Salmon

Salmon are an icon of Cascadia. Their presence weaves threads of connectivity between marine, freshwater, and temperate rainforest systems and has nourished human and ecological communities for thousands of years. The five species of Pacific salmon (Oncorhynchus sp.)— sockeye, Coho, chum, Chinook, and pink— were once widespread from central California to the Bering Strait ...

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Ayana YoungComment
Cascadia

Cascadia, a bioregion spanning 2,500 miles along the Pacific coast from northern California to south-central Alaska, is home to the largest temperate rainforest in the world (25,46). Thousands of islands dapple Cascadia’s rugged northern coast, a land where spirit bears, wolves, ancient trees, salmon, and human have flourished mutually in an inextricably entwined web for millennia ...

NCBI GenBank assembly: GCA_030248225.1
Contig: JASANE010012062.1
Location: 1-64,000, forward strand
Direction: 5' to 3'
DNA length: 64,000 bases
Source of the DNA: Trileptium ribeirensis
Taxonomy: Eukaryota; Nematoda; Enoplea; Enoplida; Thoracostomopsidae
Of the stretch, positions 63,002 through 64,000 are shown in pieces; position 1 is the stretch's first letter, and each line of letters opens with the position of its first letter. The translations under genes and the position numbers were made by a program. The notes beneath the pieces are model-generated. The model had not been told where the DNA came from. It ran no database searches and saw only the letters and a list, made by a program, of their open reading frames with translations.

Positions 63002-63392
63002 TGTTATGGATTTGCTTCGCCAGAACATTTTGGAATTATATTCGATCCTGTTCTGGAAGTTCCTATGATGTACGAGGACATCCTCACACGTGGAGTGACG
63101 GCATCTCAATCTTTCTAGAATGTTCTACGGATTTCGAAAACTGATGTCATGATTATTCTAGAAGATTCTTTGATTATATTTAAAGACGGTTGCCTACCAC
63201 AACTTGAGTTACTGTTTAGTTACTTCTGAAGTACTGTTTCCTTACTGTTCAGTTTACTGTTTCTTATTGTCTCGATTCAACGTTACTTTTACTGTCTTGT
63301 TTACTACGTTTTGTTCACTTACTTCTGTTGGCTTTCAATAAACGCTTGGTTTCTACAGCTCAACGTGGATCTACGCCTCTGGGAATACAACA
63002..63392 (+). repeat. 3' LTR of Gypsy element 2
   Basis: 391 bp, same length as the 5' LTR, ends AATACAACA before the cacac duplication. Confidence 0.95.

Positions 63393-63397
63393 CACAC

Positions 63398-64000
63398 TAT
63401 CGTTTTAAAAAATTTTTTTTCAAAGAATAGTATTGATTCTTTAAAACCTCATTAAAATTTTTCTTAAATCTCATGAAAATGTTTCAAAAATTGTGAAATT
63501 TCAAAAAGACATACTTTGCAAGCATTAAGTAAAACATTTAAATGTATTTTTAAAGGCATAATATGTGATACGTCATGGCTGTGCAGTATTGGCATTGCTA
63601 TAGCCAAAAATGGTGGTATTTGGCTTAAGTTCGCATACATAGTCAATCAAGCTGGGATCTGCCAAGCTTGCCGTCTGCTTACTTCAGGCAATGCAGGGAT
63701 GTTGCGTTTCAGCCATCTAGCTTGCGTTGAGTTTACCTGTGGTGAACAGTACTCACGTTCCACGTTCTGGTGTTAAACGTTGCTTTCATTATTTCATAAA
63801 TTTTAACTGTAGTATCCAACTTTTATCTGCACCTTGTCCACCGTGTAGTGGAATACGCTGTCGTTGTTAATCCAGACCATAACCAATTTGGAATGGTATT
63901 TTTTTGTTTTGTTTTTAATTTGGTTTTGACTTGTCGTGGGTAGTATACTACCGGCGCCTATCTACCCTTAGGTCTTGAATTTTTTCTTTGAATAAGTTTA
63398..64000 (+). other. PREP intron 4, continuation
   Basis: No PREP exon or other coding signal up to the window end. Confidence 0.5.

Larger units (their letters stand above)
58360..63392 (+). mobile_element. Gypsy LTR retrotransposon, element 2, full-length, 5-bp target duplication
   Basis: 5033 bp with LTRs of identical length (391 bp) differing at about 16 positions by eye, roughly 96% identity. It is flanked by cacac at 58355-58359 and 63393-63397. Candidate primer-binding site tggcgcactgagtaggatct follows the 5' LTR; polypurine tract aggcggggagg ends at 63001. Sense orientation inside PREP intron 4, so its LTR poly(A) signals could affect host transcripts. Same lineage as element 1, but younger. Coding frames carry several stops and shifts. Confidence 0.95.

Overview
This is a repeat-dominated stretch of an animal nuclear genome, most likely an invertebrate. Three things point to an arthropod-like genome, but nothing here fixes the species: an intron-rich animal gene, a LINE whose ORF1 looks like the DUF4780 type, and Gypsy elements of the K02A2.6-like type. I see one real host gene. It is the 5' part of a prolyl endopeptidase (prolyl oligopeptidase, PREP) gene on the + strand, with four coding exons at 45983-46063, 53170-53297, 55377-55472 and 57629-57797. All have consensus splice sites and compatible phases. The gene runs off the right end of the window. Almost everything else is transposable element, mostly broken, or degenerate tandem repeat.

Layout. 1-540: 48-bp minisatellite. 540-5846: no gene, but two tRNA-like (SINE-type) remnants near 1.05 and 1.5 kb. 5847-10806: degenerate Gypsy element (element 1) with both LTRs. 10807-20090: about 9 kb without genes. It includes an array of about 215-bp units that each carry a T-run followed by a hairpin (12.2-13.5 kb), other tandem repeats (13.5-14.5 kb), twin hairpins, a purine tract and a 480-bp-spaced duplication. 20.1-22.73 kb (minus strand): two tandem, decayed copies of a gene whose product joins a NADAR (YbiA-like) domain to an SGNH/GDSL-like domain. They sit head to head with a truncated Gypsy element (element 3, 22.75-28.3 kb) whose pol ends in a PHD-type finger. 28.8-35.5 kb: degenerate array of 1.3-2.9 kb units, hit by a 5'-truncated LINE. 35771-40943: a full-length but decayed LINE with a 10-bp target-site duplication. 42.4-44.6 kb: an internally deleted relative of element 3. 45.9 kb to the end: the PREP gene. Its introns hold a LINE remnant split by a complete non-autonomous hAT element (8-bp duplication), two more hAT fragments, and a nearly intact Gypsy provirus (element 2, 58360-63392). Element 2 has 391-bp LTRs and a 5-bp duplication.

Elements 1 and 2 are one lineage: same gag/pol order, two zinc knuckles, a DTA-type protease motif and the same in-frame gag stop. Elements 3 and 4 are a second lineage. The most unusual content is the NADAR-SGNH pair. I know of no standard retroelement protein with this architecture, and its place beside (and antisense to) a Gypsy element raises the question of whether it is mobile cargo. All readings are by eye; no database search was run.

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Ayana YoungComment
Redwoods

The coast redwood (Sequoia sempervirens) is a mythical and iconic being, reaching the tallest height of any life form on the planet, with a maximum recorded height of 379-ft (28). The redwood is a shade-tolerant species with thick fire resistant bark, capable of reaching an ancient age of 2,200 years (31). Seedlings vigorously resprout from cut stumps, fallen trees, and root crowns ...

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Ayana YoungRedwoodsComment
Tongass

The Tongass National Forest lies in the northern reaches of Cascadia, on a narrow coastal stretch (~160 km wide) in southeastern Alaska. The Tongass is the largest national forest in the nation, sharing boundaries with Glacier Bay National Park and Chugach National Forest. Together, they make up more than one fourth of the world’s coastal temperate rainforest. The Tongass’ 17 million acres ...

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Ayana YoungTongassComment